UTC (Coordinated Universal Time). You will find these on the first website I sent you to. You can figure out the time where you are. I live in the Central Time Zone, CST. I am about six hours different from UTC. Example: If it is 8:00pm in London, it is 2:00pm in Oklahoma, CST, or thereabouts. But you say, it doesn’t say am or pm. 8:00pm is actually 2000 hours. Because 8:00am is 0800, and you just keep on counting – 8, 9, 10, 11, 12, 13 – you’ll get the picture. There are some charts there to help you, if you need it. So, if it’s 2000 UTC, it is 1400 CST.

Now for some radios. There are portable and tabletop SW radios. If you

will take a look at some of these, you will see there are vast differences between portable and tabletop. Most people use a portable, which I have included two of – one is the Tucsen PL600, the other is a Grundig 750. Each one of these will work fine for basic shortwave reception and both are SSB capable. Remember if you want to listen to the ham frequencies, you will need SSB. 

You might ask yourself why do I want to listen to a bunch of old men talking? Because if the power goes off someday and you are operating this radio in the dark, plugged into your car’s cigarette lighter plug, then those old men might be the only voices you hear. Then you might be glad that your SW radio has SSB. Almost all shortwave stations operate in the AM mode. This is not the AM band that is in your car. This is the AM mode of transmission which about any shortwave radio will receive. So much for preaching.

Also included are a couple of tabletop shortwave radios. The ICOM R75 and the AOR AR-Alpha. Both of these cost a little bit more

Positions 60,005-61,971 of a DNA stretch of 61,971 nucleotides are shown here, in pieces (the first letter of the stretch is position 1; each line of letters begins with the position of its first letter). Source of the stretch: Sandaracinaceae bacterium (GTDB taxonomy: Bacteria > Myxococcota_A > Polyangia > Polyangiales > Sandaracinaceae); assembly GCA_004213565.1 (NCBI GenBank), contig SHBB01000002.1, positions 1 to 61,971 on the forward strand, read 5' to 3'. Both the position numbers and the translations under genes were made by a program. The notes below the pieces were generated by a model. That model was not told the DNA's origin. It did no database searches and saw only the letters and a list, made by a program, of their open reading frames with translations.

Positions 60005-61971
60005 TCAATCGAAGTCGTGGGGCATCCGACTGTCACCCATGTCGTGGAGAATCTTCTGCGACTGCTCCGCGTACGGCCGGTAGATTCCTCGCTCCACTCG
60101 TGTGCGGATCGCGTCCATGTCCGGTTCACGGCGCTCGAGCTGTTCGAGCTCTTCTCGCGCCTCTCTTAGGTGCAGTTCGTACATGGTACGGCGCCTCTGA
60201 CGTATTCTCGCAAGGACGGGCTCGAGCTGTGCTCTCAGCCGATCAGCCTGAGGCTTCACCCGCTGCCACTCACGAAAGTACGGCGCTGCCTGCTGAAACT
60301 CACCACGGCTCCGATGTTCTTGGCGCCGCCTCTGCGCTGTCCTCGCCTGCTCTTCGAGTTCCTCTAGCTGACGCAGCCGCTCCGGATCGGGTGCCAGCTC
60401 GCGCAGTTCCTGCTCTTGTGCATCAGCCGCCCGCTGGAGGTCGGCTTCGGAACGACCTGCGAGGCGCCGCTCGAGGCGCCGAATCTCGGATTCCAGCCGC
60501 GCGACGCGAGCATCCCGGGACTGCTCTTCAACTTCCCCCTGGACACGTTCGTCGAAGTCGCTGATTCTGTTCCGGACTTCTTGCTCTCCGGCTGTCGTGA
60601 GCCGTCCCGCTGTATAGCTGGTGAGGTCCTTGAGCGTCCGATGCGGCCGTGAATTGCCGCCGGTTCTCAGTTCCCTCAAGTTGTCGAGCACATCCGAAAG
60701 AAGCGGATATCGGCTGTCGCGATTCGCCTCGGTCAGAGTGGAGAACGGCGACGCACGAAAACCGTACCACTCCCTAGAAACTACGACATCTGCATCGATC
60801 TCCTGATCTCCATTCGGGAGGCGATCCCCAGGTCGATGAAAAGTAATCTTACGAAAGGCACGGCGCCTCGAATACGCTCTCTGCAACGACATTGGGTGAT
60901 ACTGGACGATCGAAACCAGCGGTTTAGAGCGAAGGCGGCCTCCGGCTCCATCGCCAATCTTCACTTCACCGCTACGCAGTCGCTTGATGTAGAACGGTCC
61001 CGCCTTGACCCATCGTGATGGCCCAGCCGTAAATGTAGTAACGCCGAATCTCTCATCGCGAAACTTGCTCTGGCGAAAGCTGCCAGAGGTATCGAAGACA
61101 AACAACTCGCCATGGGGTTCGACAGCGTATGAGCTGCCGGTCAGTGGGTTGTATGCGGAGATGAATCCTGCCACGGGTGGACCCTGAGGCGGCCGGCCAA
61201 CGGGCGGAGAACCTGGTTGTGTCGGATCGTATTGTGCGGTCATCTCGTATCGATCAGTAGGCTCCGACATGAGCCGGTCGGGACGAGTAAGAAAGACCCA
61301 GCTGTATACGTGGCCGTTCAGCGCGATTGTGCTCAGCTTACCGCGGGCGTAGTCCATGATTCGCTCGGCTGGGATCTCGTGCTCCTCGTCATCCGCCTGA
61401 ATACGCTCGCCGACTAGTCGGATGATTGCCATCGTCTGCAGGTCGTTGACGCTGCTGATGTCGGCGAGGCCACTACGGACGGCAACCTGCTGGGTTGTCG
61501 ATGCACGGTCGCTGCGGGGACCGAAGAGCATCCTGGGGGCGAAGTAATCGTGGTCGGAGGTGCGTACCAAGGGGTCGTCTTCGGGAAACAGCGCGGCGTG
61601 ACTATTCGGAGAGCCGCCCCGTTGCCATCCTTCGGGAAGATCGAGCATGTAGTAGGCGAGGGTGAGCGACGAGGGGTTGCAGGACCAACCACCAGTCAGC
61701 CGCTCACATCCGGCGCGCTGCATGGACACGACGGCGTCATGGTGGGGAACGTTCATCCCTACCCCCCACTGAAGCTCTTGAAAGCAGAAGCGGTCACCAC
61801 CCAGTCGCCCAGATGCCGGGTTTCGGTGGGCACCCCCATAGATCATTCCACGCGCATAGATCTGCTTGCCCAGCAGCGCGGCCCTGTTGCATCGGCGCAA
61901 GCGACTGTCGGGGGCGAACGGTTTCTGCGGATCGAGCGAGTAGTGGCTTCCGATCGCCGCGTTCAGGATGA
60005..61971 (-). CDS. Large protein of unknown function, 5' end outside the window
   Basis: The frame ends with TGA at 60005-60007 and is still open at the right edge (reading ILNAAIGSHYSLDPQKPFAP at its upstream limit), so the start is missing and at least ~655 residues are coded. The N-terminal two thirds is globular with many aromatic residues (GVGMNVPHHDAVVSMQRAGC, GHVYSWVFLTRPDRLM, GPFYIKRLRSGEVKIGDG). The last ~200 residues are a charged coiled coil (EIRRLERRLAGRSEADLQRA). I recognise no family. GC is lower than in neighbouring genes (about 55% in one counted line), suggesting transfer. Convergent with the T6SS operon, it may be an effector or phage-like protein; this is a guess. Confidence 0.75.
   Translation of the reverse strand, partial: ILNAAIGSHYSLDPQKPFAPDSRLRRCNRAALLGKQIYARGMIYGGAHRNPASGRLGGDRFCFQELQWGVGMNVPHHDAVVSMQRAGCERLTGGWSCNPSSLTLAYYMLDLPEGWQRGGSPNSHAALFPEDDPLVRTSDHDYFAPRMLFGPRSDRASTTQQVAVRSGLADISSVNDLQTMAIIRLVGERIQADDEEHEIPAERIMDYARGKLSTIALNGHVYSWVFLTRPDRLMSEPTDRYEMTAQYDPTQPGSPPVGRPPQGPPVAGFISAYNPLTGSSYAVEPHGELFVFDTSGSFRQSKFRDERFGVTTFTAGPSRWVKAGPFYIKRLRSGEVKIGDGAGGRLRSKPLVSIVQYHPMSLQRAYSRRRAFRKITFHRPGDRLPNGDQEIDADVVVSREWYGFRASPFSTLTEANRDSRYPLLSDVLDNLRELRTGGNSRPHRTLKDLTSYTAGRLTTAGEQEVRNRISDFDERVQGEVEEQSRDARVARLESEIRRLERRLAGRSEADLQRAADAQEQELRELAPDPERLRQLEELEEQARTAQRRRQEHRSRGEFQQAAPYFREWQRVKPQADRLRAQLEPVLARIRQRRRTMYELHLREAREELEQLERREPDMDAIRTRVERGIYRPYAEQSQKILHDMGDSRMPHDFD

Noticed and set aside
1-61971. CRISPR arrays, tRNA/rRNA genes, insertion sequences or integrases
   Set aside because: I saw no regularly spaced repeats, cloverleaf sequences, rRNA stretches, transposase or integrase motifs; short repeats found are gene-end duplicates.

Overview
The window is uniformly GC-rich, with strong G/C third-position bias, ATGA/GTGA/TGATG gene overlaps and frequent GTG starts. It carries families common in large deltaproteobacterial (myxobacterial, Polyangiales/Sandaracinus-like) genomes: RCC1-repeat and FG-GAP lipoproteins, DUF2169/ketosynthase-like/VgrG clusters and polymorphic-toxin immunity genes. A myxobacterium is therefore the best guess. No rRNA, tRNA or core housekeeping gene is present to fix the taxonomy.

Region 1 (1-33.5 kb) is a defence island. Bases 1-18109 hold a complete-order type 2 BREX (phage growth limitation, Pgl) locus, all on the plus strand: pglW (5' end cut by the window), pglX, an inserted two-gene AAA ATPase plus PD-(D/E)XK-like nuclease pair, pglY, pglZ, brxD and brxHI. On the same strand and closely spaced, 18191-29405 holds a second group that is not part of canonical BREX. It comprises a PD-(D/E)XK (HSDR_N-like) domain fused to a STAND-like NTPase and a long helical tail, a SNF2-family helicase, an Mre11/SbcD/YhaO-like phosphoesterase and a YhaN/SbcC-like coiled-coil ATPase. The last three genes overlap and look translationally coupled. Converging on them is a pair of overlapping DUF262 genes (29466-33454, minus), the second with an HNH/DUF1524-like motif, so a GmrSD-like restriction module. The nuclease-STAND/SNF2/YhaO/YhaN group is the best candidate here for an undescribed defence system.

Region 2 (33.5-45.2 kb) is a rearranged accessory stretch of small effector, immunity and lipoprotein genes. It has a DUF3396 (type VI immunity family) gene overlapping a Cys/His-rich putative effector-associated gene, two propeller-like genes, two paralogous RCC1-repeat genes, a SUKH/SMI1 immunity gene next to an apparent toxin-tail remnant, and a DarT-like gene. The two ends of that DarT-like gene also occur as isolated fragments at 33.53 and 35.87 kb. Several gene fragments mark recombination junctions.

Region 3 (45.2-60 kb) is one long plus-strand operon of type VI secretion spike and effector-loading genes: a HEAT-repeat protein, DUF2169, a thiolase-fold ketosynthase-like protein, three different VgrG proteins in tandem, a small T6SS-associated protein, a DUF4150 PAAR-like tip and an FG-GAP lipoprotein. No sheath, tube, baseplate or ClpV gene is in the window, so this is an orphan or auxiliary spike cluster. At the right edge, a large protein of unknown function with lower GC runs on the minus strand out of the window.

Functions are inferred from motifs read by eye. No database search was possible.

than your portable SW radios. The AOR costs a whole lot more. You might recognize that the ICOM R75 looks just like the ICOM IC-718 ham radio transceiver. And it does. The primary difference is that the R75 does not transmit it will only receive and it costs about the same as the IC-718.

Okay, so this light goes off. Why should I buy a receiver when I can buy an IC-718 that will transmit and receive for about the same cost? Good question. The IC-718 is a ham radio that will pick up all the HF frequencies and transmit. It will also pick up all of the shortwave frequencies which are just mixed in between the ham frequencies, but you can only receive on those. It will receive USB and LSB, which are ham functions and AM which is a shortwave function. These are all called modes, by the way. 
 The SW frequencies in many cases are also designated by meter. They are in between and around the ham meters. Look at that ICOM chart again with the ham frequencies. Hopefully you are starting to get the picture where the SW DX frequencies are located in relation to the ham frequencies.

You can buy a used ham radio, from a local ham radio operator or at what is called a ham fest. The ARRL, American Radio Relay League, is the home site for most ham radio operators. Open this site and look for clubs. You can find one in your area. They have meetings, radio sponsored events, websites and phone numbers. You may not be interested in getting your ham license, which if you are this is the place to start, but if not these local clubs will have individuals that will be happy to answer many questions about radios and where to purchase them. The ARRL site also has lots of information about radios, it’s a good place to play around in. If you’re looking for a $100 SW radio with SSB, there is one mentioned above. If you’re looking for a $300 radio, there is one mentioned above. If you have longer term plans and are thinking about a ham radio licence the ARRL is a great place to start. Then you can get a ham radio that will also work as a SW radio. Food for thought.